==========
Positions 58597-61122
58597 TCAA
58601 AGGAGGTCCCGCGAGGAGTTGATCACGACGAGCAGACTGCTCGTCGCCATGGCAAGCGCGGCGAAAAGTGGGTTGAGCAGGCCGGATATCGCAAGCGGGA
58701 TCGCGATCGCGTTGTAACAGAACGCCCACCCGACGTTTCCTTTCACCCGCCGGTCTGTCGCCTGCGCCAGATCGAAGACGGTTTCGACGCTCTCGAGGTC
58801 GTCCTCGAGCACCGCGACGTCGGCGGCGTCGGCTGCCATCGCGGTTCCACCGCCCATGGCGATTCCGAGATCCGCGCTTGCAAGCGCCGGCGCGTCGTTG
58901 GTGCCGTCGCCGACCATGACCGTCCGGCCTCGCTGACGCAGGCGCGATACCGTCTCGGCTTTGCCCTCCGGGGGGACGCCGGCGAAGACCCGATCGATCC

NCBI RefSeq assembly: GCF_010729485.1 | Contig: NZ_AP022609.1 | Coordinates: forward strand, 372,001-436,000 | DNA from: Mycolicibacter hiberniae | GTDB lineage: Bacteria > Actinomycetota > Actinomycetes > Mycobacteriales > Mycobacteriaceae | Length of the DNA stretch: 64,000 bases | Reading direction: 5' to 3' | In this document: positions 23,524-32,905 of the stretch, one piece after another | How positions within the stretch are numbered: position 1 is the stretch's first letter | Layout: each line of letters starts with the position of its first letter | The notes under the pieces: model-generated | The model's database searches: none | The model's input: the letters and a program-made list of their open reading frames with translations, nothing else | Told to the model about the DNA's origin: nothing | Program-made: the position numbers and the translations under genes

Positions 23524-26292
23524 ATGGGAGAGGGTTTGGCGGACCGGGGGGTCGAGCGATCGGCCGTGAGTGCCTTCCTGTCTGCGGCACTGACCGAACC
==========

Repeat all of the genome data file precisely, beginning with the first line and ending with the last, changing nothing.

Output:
Positions 58597-61122
58597 TCAA
58601 AGGAGGTCCCGCGAGGAGTTGATCACGACGAGCAGACTGCTCGTCGCCATGGCAAGCGCGGCGAAAAGTGGGTTGAGCAGGCCGGATATCGCAAGCGGGA
58701 TCGCGATCGCGTTGTAACAGAACGCCCACCCGACGTTTCCTTTCACCCGCCGGTCTGTCGCCTGCGCCAGATCGAAGACGGTTTCGACGCTCTCGAGGTC
58801 GTCCTCGAGCACCGCGACGTCGGCGGCGTCGGCTGCCATCGCGGTTCCACCGCCCATGGCGATTCCGAGATCCGCGCTTGCAAGCGCCGGCGCGTCGTTG
58901 GTGCCGTCGCCGACCATGACCGTCCGGCCTCGCTGACGCAGGCGCGATACCGTCTCGGCTTTGCCCTCCGGGGGGACGCCGGCGAAGACCCGATCGATCC

NCBI RefSeq assembly: GCF_010729485.1 | Contig: NZ_AP022609.1 | Coordinates: forward strand, 372,001-436,000 | DNA from: Mycolicibacter hiberniae | GTDB lineage: Bacteria > Actinomycetota > Actinomycetes > Mycobacteriales > Mycobacteriaceae | Length of the DNA stretch: 64,000 bases | Reading direction: 5' to 3' | In this document: positions 23,524-32,905 of the stretch, one piece after another | How positions within the stretch are numbered: position 1 is the stretch's first letter | Layout: each line of letters starts with the position of its first letter | The notes under the pieces: model-generated | The model's database searches: none | The model's input: the letters and a program-made list of their open reading frames with translations, nothing else | Told to the model about the DNA's origin: nothing | Program-made: the position numbers and the translations under genes

Positions 23524-26292
23524 ATGGGAGAGGGTTTGGCGGACCGGGGGGTCGAGCGATCGGCCGTGAGTGCCTTCCTGTCTGCGGCACTGACCGAACC